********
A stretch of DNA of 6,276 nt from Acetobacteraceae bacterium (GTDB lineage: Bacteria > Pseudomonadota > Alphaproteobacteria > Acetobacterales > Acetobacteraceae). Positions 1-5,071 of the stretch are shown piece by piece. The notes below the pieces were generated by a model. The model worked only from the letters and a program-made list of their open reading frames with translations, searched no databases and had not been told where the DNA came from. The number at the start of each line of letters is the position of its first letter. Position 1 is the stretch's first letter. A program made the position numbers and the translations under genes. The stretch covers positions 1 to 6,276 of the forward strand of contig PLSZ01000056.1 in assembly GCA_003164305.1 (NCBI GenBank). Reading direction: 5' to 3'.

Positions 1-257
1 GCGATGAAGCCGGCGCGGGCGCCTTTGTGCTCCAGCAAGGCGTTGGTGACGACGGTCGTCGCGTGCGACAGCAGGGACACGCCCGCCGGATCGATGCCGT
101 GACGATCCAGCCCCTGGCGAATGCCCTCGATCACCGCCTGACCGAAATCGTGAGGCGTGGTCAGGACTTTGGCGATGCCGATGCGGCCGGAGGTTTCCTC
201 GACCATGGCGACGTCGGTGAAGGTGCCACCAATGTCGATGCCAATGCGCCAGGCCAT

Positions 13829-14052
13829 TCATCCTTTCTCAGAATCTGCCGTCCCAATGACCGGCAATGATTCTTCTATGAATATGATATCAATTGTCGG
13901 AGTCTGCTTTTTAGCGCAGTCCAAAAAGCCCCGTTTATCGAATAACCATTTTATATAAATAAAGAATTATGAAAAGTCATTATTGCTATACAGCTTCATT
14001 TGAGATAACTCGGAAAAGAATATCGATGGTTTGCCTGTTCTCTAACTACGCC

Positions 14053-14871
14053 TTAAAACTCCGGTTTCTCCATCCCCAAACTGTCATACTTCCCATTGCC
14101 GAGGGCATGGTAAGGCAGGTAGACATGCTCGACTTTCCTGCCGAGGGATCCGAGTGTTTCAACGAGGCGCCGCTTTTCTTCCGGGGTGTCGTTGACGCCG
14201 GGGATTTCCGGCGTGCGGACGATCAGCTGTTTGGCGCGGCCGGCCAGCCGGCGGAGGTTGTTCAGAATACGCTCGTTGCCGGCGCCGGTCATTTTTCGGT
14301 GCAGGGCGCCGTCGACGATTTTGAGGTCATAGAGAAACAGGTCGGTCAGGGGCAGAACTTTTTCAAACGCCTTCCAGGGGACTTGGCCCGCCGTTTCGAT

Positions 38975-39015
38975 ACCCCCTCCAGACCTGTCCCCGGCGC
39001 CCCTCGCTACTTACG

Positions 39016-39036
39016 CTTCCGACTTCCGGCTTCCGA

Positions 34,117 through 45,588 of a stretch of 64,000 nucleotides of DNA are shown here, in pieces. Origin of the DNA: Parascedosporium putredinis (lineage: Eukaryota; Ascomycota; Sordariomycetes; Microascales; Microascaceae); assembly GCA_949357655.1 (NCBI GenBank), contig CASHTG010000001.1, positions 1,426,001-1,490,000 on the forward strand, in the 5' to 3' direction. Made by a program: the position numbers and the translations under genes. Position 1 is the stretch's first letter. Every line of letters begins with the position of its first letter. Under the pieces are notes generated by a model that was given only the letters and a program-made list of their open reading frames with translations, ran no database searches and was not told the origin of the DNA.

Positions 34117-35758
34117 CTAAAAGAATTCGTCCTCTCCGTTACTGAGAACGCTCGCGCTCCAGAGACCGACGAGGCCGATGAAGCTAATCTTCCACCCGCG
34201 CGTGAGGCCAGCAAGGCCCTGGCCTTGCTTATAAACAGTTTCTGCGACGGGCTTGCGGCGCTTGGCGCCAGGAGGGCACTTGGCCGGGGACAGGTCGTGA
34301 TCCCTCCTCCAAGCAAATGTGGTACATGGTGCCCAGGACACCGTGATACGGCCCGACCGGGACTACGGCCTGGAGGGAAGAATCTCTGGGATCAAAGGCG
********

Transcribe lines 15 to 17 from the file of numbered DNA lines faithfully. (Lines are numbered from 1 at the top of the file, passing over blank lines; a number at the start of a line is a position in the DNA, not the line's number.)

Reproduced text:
Positions 38975-39015
38975 ACCCCCTCCAGACCTGTCCCCGGCGC
39001 CCCTCGCTACTTACG